Lloyd made a great impression with his new teammates last year by not only finishing all those races he started, but also contributing to the team effort every time he saddled up. In Como last October, he told me he was glad “to have Cadel doing such a fantastic year,” and “having a bunch of guys like Stefano Zanini, Dario Cioni and Chris Horner who can really guide us through a season like that.” Since then, Zanini has retired and become a directeur sportif at Silence-Lotto, Horner has moved on to Astana, while Cioni remains a precious mentor for the ambitious Aussie (though the Italian is not starting this Giro).
Lloyd was wide-eyed at the intensity of the Tour of Lombardy, a monumental classic that he was experiencing for the first time. “It just displays how intense it is,” he said. “The start was quite vicious. As the race settled down, and our team started to work quite a bit, the pace was at a constant high speed. And at the finish it was just unbelievable. The last few kilometers are always gonna be special.”
Since he won the Australian title in January, Lloyd has experienced many more of those “special” moments, including the intense finale to last week’s Liège-Bastogne-Liège, where he led the group of favorites up the gnarly Côte de la Redoute 30km from the finish to set up Evans for the new La Roche aux Faucons climb. Unfortunately, his team leader did not have the legs to go with the winning break and had to settle for seventh place, 40 seconds down on winner Alejandro Valverde.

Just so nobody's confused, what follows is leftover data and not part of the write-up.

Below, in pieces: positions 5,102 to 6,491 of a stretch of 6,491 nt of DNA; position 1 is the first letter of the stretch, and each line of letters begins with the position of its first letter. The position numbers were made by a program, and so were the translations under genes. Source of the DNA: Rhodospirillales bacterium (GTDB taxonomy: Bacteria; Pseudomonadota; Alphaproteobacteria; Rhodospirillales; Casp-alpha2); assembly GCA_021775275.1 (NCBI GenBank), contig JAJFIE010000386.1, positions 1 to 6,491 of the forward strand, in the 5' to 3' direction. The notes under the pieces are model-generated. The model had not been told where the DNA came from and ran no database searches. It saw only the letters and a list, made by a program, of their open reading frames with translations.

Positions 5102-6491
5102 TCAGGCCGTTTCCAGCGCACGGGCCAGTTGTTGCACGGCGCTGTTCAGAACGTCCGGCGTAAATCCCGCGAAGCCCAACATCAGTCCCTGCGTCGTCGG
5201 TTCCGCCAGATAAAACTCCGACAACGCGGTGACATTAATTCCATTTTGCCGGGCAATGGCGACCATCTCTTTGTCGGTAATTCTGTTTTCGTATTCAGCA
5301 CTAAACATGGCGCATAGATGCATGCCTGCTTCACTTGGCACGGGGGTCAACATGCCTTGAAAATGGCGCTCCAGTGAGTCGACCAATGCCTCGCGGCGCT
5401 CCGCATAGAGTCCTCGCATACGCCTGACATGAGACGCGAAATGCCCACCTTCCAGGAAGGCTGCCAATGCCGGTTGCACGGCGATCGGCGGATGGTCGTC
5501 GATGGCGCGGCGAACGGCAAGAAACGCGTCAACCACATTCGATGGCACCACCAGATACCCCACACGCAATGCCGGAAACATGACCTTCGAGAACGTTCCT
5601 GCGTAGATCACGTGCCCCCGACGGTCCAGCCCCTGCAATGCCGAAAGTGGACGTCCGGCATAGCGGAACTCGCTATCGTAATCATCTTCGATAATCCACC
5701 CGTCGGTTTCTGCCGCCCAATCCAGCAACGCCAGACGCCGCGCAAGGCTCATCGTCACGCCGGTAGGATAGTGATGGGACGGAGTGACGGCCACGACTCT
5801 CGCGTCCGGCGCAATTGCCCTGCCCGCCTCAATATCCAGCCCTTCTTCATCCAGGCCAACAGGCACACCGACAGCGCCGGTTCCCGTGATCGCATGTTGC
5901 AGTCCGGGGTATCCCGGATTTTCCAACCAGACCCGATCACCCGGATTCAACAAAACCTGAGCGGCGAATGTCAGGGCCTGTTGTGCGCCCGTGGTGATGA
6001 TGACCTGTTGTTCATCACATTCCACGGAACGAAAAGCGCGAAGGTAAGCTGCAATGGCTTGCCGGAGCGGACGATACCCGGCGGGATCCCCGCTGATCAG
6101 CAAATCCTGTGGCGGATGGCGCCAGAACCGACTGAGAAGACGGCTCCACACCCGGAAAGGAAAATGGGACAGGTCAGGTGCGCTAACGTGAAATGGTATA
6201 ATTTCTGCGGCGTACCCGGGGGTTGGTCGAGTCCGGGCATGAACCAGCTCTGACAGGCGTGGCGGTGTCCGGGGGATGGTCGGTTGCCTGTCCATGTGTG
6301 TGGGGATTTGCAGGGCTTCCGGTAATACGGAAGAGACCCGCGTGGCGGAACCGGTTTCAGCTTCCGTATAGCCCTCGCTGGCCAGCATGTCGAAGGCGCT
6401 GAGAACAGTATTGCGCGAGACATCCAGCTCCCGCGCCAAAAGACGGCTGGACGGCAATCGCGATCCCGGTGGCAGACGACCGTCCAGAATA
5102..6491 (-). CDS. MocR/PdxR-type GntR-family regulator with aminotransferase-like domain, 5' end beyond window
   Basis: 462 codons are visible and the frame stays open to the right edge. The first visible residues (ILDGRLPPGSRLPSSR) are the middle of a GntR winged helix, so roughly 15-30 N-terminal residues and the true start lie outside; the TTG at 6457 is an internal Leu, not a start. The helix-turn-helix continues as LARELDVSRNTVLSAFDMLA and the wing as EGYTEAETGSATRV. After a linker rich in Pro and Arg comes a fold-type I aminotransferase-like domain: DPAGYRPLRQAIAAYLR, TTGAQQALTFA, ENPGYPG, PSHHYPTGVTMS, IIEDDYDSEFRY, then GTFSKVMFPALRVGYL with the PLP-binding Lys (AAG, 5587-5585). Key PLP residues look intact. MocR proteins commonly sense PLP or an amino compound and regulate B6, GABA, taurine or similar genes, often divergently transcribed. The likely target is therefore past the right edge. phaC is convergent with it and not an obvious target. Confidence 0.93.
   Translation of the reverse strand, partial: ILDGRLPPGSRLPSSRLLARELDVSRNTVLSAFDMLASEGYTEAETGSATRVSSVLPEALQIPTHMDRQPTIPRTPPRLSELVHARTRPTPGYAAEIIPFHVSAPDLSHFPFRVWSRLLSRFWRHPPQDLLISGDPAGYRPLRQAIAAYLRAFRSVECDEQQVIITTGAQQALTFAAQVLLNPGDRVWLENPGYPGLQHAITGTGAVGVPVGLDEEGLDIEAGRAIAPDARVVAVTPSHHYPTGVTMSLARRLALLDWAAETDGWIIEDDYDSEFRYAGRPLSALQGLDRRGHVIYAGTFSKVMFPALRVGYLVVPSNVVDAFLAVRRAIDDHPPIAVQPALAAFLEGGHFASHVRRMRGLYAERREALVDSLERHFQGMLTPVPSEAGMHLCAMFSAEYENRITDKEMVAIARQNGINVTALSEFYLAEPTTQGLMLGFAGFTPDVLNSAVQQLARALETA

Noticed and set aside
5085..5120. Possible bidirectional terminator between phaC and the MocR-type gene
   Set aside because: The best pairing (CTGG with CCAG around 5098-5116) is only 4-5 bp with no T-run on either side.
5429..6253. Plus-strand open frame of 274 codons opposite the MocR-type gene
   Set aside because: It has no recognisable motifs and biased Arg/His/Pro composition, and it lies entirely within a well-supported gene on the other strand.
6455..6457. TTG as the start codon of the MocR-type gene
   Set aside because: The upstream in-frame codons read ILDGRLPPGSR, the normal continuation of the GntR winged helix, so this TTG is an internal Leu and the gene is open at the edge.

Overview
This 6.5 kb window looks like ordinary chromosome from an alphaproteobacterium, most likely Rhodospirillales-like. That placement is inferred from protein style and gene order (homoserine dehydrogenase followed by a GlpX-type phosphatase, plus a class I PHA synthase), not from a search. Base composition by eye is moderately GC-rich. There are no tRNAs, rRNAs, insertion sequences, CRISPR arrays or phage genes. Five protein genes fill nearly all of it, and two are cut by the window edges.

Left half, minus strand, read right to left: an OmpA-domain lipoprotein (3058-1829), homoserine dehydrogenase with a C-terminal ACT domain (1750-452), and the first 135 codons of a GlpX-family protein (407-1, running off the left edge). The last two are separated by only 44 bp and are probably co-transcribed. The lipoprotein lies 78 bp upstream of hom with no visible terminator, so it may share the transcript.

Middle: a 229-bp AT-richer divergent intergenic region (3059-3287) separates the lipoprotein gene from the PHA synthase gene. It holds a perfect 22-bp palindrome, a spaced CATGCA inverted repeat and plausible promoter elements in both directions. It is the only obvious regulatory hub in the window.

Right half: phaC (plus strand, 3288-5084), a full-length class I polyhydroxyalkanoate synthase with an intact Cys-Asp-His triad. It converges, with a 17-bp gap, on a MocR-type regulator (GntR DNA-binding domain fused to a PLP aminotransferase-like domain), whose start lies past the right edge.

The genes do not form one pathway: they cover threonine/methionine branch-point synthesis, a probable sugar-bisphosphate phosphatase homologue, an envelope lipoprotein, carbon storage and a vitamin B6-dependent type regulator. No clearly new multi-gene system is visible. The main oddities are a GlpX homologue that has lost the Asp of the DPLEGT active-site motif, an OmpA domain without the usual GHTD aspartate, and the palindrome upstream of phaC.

But Lloyd held strong as the second Silence-Lotto finisher, to take his best finish yet in a major classic. He was in a 15-strong group that sprinted for ninth place, brought home by world champion Paolo Bettini, only 23 seconds behind Evans. Also in this group were major players Oscar Freire, Kim Kirchen, Vincenzo Nibali, Robert Gesink, Fabian Wegmann, Riccardo Riccò, Karsten Kroon and Mauricio Soler. Lloyd took an excellent 16th place, after finishing 25th at both the Flèche Wallonne and Amstel Gold Race in the previous week.
Already in 2008, Lloyd has raced 36 times, more than any other rider on Silence-Lotto. In many ways he has replaced Horner as Evans’s “go to” guy when the roads tilt upward. The best example of his support work so far this season came at Italy’s Coppi & Bartali Week at the end of March.
It was a challenging five-day race, plagued by cold and wet conditions. After helping the team place fifth in the opening day’s team time trial, Lloyd was even more valuable to Evans on the hilly stage 2. “When we hit the climbs,” Evans said, “a selection was made mainly by my teammates Matt Lloyd and Dario Cioni [that] left 12 riders to fight it out for the stage.”
Lloyd was the only Silence-Lotto teammate to remain with Evans in that group of 12. He was also present at his leader’s side on the decisive stage 3, which Evans won in a solo break to take the overall lead. Lloyd was again the only Silence rider with Evans on the final stage in a 15-man lead group, a performance that enabled Evans to take the overall victory, while Lloyd finished a fine seventh.
Given his rapid progress through the pro ranks and his increasing maturity, Matt Lloyd could become the first accomplished hockey player since Canadian star Steve Bauer to start the Tour de France. But already at this Giro, the 5-foot-7, 135-pound Lloyd will find plenty of “big mountains to have a go at.”